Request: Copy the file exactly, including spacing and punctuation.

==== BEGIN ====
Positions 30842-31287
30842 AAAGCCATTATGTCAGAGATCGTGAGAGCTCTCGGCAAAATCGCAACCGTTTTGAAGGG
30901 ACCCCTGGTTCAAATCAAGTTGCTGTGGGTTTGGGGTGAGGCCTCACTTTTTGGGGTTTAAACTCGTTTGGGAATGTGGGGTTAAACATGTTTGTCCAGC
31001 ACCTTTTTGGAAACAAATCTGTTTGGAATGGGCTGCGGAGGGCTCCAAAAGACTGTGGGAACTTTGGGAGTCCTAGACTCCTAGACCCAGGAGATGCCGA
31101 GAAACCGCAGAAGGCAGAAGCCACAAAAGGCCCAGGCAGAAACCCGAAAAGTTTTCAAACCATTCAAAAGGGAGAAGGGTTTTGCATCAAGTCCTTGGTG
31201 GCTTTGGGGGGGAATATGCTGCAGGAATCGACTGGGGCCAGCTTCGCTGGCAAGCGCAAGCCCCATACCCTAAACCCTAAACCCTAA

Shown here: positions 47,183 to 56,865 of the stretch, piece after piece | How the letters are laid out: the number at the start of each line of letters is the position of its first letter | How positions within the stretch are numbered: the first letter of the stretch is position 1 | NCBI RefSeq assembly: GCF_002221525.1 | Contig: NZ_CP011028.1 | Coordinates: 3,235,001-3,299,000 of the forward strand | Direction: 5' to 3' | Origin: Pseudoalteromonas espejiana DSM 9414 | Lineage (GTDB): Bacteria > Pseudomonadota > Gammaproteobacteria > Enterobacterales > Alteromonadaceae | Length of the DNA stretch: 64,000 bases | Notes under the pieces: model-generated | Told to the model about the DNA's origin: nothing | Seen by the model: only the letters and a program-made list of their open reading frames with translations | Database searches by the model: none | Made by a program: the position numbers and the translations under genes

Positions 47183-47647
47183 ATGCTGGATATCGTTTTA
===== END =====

Positions 30842-31287
30842 AAAGCCATTATGTCAGAGATCGTGAGAGCTCTCGGCAAAATCGCAACCGTTTTGAAGGG
30901 ACCCCTGGTTCAAATCAAGTTGCTGTGGGTTTGGGGTGAGGCCTCACTTTTTGGGGTTTAAACTCGTTTGGGAATGTGGGGTTAAACATGTTTGTCCAGC
31001 ACCTTTTTGGAAACAAATCTGTTTGGAATGGGCTGCGGAGGGCTCCAAAAGACTGTGGGAACTTTGGGAGTCCTAGACTCCTAGACCCAGGAGATGCCGA
31101 GAAACCGCAGAAGGCAGAAGCCACAAAAGGCCCAGGCAGAAACCCGAAAAGTTTTCAAACCATTCAAAAGGGAGAAGGGTTTTGCATCAAGTCCTTGGTG
31201 GCTTTGGGGGGGAATATGCTGCAGGAATCGACTGGGGCCAGCTTCGCTGGCAAGCGCAAGCCCCATACCCTAAACCCTAAACCCTAA

Shown here: positions 47,183 to 56,865 of the stretch, piece after piece | How the letters are laid out: the number at the start of each line of letters is the position of its first letter | How positions within the stretch are numbered: the first letter of the stretch is position 1 | NCBI RefSeq assembly: GCF_002221525.1 | Contig: NZ_CP011028.1 | Coordinates: 3,235,001-3,299,000 of the forward strand | Direction: 5' to 3' | Origin: Pseudoalteromonas espejiana DSM 9414 | Lineage (GTDB): Bacteria > Pseudomonadota > Gammaproteobacteria > Enterobacterales > Alteromonadaceae | Length of the DNA stretch: 64,000 bases | Notes under the pieces: model-generated | Told to the model about the DNA's origin: nothing | Seen by the model: only the letters and a program-made list of their open reading frames with translations | Database searches by the model: none | Made by a program: the position numbers and the translations under genes

Positions 47183-47647
47183 ATGCTGGATATCGTTTTA